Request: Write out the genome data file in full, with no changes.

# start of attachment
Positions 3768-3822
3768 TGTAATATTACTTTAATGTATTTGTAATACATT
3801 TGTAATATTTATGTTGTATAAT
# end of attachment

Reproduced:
Positions 3768-3822
3768 TGTAATATTACTTTAATGTATTTGTAATACATT
3801 TGTAATATTTATGTTGTATAAT